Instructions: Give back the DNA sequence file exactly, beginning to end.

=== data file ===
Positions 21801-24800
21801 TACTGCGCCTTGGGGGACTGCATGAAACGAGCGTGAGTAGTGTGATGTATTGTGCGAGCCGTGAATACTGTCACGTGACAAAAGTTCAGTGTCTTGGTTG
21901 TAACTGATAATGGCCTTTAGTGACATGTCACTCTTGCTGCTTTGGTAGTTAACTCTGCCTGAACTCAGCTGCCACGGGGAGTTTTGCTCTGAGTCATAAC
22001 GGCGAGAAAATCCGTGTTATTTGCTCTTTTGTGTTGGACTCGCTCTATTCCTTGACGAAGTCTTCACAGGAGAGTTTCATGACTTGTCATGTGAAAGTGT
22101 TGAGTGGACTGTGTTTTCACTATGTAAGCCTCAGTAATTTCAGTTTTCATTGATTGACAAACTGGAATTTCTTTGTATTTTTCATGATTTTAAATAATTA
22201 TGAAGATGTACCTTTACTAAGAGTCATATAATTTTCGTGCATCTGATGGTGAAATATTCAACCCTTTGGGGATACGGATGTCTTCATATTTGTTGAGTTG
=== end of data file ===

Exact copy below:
Positions 21801-24800
21801 TACTGCGCCTTGGGGGACTGCATGAAACGAGCGTGAGTAGTGTGATGTATTGTGCGAGCCGTGAATACTGTCACGTGACAAAAGTTCAGTGTCTTGGTTG
21901 TAACTGATAATGGCCTTTAGTGACATGTCACTCTTGCTGCTTTGGTAGTTAACTCTGCCTGAACTCAGCTGCCACGGGGAGTTTTGCTCTGAGTCATAAC
22001 GGCGAGAAAATCCGTGTTATTTGCTCTTTTGTGTTGGACTCGCTCTATTCCTTGACGAAGTCTTCACAGGAGAGTTTCATGACTTGTCATGTGAAAGTGT
22101 TGAGTGGACTGTGTTTTCACTATGTAAGCCTCAGTAATTTCAGTTTTCATTGATTGACAAACTGGAATTTCTTTGTATTTTTCATGATTTTAAATAATTA
22201 TGAAGATGTACCTTTACTAAGAGTCATATAATTTTCGTGCATCTGATGGTGAAATATTCAACCCTTTGGGGATACGGATGTCTTCATATTTGTTGAGTTG